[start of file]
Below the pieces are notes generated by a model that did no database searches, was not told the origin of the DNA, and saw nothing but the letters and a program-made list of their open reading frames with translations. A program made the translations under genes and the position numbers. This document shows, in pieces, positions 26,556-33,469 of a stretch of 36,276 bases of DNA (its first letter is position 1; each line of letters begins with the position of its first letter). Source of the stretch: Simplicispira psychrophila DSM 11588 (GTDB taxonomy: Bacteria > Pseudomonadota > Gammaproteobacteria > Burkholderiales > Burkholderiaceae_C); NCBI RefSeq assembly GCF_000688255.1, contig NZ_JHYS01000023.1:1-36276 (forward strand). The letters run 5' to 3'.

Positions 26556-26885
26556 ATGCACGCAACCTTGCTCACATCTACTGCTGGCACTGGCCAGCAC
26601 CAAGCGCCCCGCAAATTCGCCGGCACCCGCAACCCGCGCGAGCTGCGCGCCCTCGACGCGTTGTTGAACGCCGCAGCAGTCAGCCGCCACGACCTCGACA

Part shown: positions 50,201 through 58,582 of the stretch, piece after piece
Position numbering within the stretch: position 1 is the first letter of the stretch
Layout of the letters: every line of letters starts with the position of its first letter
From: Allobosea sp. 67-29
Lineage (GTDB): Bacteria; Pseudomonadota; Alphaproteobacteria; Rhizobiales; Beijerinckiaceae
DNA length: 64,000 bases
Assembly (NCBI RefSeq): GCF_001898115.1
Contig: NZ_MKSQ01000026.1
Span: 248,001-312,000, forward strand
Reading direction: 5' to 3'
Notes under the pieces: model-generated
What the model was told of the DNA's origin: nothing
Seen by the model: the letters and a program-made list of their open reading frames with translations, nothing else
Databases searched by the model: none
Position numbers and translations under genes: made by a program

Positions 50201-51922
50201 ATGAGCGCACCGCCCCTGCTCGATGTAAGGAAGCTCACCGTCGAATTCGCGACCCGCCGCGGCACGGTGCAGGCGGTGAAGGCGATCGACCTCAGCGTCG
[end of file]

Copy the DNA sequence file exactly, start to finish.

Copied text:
Below the pieces are notes generated by a model that did no database searches, was not told the origin of the DNA, and saw nothing but the letters and a program-made list of their open reading frames with translations. A program made the translations under genes and the position numbers. This document shows, in pieces, positions 26,556-33,469 of a stretch of 36,276 bases of DNA (its first letter is position 1; each line of letters begins with the position of its first letter). Source of the stretch: Simplicispira psychrophila DSM 11588 (GTDB taxonomy: Bacteria > Pseudomonadota > Gammaproteobacteria > Burkholderiales > Burkholderiaceae_C); NCBI RefSeq assembly GCF_000688255.1, contig NZ_JHYS01000023.1:1-36276 (forward strand). The letters run 5' to 3'.

Positions 26556-26885
26556 ATGCACGCAACCTTGCTCACATCTACTGCTGGCACTGGCCAGCAC
26601 CAAGCGCCCCGCAAATTCGCCGGCACCCGCAACCCGCGCGAGCTGCGCGCCCTCGACGCGTTGTTGAACGCCGCAGCAGTCAGCCGCCACGACCTCGACA

Part shown: positions 50,201 through 58,582 of the stretch, piece after piece
Position numbering within the stretch: position 1 is the first letter of the stretch
Layout of the letters: every line of letters starts with the position of its first letter
From: Allobosea sp. 67-29
Lineage (GTDB): Bacteria; Pseudomonadota; Alphaproteobacteria; Rhizobiales; Beijerinckiaceae
DNA length: 64,000 bases
Assembly (NCBI RefSeq): GCF_001898115.1
Contig: NZ_MKSQ01000026.1
Span: 248,001-312,000, forward strand
Reading direction: 5' to 3'
Notes under the pieces: model-generated
What the model was told of the DNA's origin: nothing
Seen by the model: the letters and a program-made list of their open reading frames with translations, nothing else
Databases searched by the model: none
Position numbers and translations under genes: made by a program

Positions 50201-51922
50201 ATGAGCGCACCGCCCCTGCTCGATGTAAGGAAGCTCACCGTCGAATTCGCGACCCGCCGCGGCACGGTGCAGGCGGTGAAGGCGATCGACCTCAGCGTCG